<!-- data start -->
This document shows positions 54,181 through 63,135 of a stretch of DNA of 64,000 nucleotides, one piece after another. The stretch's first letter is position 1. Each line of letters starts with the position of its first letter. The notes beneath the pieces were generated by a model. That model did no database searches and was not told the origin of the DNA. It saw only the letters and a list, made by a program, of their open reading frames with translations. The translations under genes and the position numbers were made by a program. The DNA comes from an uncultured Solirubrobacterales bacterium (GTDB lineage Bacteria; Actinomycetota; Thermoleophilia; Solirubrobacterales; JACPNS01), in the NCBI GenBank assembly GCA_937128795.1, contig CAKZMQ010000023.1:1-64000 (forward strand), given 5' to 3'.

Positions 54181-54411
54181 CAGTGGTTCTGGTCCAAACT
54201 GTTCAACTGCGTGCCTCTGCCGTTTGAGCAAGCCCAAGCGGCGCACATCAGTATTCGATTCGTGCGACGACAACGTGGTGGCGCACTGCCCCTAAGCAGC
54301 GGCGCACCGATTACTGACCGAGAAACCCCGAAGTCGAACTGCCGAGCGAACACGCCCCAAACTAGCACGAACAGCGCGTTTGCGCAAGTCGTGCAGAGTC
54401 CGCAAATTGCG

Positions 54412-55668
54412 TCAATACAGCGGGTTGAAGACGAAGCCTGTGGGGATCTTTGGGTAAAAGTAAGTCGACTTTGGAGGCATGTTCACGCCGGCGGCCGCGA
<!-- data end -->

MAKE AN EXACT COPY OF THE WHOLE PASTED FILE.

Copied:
This document shows positions 54,181 through 63,135 of a stretch of DNA of 64,000 nucleotides, one piece after another. The stretch's first letter is position 1. Each line of letters starts with the position of its first letter. The notes beneath the pieces were generated by a model. That model did no database searches and was not told the origin of the DNA. It saw only the letters and a list, made by a program, of their open reading frames with translations. The translations under genes and the position numbers were made by a program. The DNA comes from an uncultured Solirubrobacterales bacterium (GTDB lineage Bacteria; Actinomycetota; Thermoleophilia; Solirubrobacterales; JACPNS01), in the NCBI GenBank assembly GCA_937128795.1, contig CAKZMQ010000023.1:1-64000 (forward strand), given 5' to 3'.

Positions 54181-54411
54181 CAGTGGTTCTGGTCCAAACT
54201 GTTCAACTGCGTGCCTCTGCCGTTTGAGCAAGCCCAAGCGGCGCACATCAGTATTCGATTCGTGCGACGACAACGTGGTGGCGCACTGCCCCTAAGCAGC
54301 GGCGCACCGATTACTGACCGAGAAACCCCGAAGTCGAACTGCCGAGCGAACACGCCCCAAACTAGCACGAACAGCGCGTTTGCGCAAGTCGTGCAGAGTC
54401 CGCAAATTGCG

Positions 54412-55668
54412 TCAATACAGCGGGTTGAAGACGAAGCCTGTGGGGATCTTTGGGTAAAAGTAAGTCGACTTTGGAGGCATGTTCACGCCGGCGGCCGCGA